MENU

                 department of history

 

Matthew Warner Osborn

Assistant Professor
Early America


212 Cockefair Hall
Phone: 816-235-5843
Email: OsbornMW@umkc.edu


Curriculum Vitae

Education

2007 Ph.D., University of California at Davis

2003 M.A., University of California at Davis

1989 B.A., University of California at Santa Cruz

Bio Sketch

A historian of early America, Matthew Warner Osborn received his Ph.D. from the University of California at Davis. Prior to joining the UMKC history department in 2011, he taught at Occidental College in Los Angeles, CA. His research interests include medicine and disease; alcohol, drugs, and addiction; popular and literary culture; urban history; and social inequality. His first book, Rum Maniacs: Alcoholic Insanity in the Early American Republic, looks at how delirium tremens shaped our modern conceptions of alcoholism. He is currently researching early American theater and popular culture, looking specifically at the Night Hawk, a fanciful character who appeared in a labor newspaper in the 1820s.

Courses for Fall 2011

> HIST 101  American History to 1877

> HIST 302  America, 1000-1763: The Formative Era

> HIST 5502  America, 1000-1763: The Formative Era (graduate course)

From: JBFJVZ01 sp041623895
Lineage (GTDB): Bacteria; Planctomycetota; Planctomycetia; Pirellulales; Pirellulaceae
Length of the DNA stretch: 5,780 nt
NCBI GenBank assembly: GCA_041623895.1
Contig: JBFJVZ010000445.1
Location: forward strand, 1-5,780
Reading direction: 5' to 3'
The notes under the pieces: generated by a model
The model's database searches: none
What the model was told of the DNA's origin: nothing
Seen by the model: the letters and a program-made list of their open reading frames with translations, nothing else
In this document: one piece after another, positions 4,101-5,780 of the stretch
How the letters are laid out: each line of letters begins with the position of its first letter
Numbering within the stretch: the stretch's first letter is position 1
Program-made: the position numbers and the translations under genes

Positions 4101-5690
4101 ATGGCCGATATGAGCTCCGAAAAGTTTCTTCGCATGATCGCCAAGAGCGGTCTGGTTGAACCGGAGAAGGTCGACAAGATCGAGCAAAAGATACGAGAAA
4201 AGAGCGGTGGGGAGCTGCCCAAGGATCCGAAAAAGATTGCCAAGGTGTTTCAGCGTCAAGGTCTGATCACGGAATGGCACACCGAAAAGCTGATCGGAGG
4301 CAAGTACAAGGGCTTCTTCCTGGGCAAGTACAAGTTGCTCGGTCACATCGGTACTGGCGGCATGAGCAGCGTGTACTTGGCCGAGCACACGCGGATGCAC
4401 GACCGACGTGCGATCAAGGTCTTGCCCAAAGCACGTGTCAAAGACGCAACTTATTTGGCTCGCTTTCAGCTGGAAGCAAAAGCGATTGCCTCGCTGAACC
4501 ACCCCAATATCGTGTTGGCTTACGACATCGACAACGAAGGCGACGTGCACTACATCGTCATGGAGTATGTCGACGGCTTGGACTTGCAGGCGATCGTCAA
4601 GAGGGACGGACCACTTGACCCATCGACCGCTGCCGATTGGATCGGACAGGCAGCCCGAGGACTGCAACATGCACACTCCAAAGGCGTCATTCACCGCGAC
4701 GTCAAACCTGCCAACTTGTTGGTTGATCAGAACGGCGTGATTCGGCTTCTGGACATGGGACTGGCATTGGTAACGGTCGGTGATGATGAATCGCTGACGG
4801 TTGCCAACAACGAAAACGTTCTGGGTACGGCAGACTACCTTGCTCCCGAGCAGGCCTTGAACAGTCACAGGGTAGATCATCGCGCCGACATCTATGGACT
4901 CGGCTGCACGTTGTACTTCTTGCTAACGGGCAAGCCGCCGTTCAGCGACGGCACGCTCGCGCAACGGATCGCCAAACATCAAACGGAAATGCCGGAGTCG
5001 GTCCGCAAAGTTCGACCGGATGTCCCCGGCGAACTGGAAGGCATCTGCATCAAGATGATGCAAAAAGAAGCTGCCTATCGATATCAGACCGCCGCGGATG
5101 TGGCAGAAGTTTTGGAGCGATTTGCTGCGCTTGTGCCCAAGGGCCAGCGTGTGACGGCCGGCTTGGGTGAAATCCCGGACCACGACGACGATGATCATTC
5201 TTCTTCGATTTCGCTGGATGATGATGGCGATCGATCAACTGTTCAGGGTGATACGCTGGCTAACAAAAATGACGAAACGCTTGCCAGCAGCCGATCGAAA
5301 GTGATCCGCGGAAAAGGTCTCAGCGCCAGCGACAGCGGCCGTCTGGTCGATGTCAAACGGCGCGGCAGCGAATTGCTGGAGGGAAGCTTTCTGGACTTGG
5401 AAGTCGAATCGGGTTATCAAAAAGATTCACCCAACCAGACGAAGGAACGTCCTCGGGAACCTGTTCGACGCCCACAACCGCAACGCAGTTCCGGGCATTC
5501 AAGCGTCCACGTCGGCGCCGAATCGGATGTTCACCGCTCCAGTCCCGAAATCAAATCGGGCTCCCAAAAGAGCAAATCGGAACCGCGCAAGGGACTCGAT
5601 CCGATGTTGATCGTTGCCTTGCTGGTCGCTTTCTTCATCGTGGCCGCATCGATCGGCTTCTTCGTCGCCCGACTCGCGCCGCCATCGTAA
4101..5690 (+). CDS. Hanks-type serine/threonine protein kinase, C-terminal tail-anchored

Publications

Books

Rum Maniacs: Alcoholic Insanity in the Early American Republic (Chicago: The University of Chicago Press, 2014)

Articles

“A Detestable Shrine: Alcohol Abuse in Antebellum Philadelphia,” The Journal of the Early Republic 29 (Spring 2009): 101–132.

"Diseased Imaginations: Constructing Delirium Tremens in Philadelphia, 1813–1832” The Social History of Medicine 19 (2006): 191–208.

Grants, Honors & Awards

2006-2007 UC Davis Dissertation Fellowship

2005 Barra Dissertation Fellowship, McNeil Center for Early American Studies

2005 SHEAR Library Resident Research Fellowship, American Philosophical Society

2004 Albert M. Greenfield Foundation Dissertation Fellowship, The Library Company of Philadelphia

2004 Roy Porter Memorial Essay Prize for “Diseased Imaginations: Constructing Delirium Tremens in Philadelphia, 1813-1832,” awarded by the Society for the Social History of Medicine.